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Sat, November 6th, 2021 - 7:00AM
Sun, November 7th, 2021 - 7:00AM
Conditions Summary

November 6th UPDATE

What a week! The historic Halloween storm that rolled in late on Oct 29th is finally loosening its grip. Highest precipitation rates were on Oct 30 and 31 with records being set in Portage Valley and Girdwood. Portage saw almost 28″ of rain from Oct 29 – Nov 4 and Girdwood 19″, seriously?! That’s a good 20 feet above 3,500′ in those areas. Girdwood saw several roads washed out and one very large landslide near Cooper Landing closed the Sterling Highway for nearly 36 hours. For that same time period, Turnagain Pass saw 8.5″ of rain below 2,000′, equaling around 8-9 feet of snow above 3,500′. Dang. A widespread avalanche cycle ensued, of course. With such cloudy conditions, the evidence mostly lies at the bottom of slide paths in snow-free zones where countless white piles of debris now sit. There are a few photos below, but also check out our observations page.

From the NWS: “It’s official! #Portage Glacier Visitor Center is now the furthest north station in the US to report consecutive days of 8″ or more of rain. The 10.34″ that fell on 10/30 was Alaska’s first 10″ in a single day rainfall since Cannery Creek in 2012. #AKwx


Precipitation totals from Oct 29 to Nov 4 for Girdwood and Portage. 

With so much stormy weather, high avalanche danger and low visibility, very few folks have ventured into the hills. However, a brief break on Wednesday, Nov 3rd allowed for a peak. We’ll be headed out this weekend for a better look when skies hopefully open up.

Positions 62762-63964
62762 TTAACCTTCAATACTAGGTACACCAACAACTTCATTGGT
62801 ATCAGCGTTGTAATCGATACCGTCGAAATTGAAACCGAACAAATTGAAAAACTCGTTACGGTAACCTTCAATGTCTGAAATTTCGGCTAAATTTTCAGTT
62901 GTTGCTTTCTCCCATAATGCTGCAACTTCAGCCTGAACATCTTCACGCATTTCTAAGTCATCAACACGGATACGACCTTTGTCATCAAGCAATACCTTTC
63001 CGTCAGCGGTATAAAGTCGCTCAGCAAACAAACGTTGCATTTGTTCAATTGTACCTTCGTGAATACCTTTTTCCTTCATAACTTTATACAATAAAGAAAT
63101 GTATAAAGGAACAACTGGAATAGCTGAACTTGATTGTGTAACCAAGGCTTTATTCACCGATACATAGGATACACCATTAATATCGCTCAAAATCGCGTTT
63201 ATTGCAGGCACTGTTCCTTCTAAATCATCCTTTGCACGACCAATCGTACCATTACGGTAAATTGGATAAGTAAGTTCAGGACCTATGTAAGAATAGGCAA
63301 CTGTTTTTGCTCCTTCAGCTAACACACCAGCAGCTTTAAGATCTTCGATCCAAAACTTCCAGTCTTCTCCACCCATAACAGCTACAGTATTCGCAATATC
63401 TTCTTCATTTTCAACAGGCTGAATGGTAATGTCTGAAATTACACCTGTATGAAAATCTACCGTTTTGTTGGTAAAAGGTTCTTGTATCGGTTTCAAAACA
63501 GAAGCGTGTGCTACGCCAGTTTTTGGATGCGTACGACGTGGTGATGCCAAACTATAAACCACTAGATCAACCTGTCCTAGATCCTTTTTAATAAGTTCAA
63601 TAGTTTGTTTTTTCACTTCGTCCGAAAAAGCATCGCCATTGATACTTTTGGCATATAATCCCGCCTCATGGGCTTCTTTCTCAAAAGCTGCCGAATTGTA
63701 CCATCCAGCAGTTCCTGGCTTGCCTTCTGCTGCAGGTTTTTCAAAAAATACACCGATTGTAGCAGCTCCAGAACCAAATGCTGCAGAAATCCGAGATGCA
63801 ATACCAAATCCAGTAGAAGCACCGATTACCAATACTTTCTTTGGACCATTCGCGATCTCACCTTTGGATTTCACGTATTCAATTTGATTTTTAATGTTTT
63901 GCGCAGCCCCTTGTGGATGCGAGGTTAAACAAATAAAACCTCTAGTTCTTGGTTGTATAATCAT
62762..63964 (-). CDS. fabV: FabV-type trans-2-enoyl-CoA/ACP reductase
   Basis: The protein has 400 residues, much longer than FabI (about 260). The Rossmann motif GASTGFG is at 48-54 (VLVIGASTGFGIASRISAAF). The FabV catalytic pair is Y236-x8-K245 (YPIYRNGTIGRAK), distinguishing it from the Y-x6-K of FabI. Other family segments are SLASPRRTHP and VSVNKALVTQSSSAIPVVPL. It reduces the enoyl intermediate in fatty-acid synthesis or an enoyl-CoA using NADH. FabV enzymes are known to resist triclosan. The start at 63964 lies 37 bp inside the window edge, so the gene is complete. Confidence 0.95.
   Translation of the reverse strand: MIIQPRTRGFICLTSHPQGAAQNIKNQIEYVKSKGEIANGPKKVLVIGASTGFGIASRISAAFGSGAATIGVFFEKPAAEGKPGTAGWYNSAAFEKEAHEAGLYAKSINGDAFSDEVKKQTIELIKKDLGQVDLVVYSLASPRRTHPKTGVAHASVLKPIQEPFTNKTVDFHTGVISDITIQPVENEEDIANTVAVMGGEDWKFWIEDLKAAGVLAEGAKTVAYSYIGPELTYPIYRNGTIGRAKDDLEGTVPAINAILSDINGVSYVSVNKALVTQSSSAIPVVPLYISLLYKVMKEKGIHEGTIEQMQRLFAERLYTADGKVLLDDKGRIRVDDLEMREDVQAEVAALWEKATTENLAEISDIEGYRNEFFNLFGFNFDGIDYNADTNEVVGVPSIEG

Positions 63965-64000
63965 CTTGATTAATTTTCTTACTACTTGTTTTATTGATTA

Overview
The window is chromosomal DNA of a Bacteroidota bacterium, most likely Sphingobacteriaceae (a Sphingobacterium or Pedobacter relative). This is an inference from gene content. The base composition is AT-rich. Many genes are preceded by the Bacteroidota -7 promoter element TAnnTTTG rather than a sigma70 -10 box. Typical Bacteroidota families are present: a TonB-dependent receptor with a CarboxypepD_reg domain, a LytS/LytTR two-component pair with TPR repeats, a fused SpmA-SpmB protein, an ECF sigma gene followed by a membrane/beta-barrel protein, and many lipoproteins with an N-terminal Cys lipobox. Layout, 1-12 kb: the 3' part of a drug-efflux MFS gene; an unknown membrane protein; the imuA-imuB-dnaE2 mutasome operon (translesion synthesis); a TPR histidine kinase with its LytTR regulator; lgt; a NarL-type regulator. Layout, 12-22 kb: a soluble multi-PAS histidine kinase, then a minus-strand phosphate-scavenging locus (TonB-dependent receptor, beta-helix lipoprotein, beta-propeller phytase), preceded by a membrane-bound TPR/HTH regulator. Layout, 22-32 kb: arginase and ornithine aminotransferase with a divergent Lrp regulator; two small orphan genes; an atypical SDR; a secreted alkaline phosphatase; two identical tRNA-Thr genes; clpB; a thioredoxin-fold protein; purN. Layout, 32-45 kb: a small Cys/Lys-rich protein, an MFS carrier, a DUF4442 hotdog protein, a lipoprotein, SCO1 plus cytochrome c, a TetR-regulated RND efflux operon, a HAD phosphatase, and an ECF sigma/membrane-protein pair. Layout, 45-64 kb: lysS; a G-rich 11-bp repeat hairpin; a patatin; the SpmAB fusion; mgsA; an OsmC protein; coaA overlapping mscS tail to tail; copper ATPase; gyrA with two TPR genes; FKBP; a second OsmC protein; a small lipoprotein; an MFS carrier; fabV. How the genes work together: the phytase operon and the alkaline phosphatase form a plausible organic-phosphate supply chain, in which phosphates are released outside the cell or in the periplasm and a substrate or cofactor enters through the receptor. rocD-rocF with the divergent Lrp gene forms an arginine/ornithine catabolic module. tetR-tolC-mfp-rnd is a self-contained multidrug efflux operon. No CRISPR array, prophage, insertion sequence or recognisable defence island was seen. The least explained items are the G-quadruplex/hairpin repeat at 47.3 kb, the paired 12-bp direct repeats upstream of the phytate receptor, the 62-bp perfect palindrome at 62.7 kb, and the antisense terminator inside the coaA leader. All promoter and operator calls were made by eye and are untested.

Merrick Mordal had to dig about 9 feet down to reach the ground in Hippy Bowl on Tincan (around 3,500′). 11.3.21 Andres Mordal.


We are headed into the ‘post big storm’ phase this weekend and possibly high pressure and clearer skies this coming week. What that means is observing and assessing as you go. The classic RED FLAGS will be our friends and we should listen to them. With the brunt of the storm almost a week ago now and very warm temperatures throughout, there is a good chance the snowpack could be stabilizing well. But, if we see things otherwise, all bets are off. Really paying attention to signs of recent avalanches, cracking in the snow around you or ‘whumpfing’ in the snow under your feet, is critical. Has the wind been blowing recently and formed a wind slab near the ridgeline? Are there glide cracks poking through showing us where not to stop to limit time under? Chat with your partners, see what they are seeing and feeling too.

Red Flag reminder:

  • Recent avalanches
  • Cracks that shoot out in the snow or collapsing (whumpfing) in the snowpack
  • Changes in weather (snow/rain/wind/rapid warming)

*Good travel practices are also critical. That means only exposing one person at a time, choosing up-routes carefully, having an escape route planned, and watching our partners closely.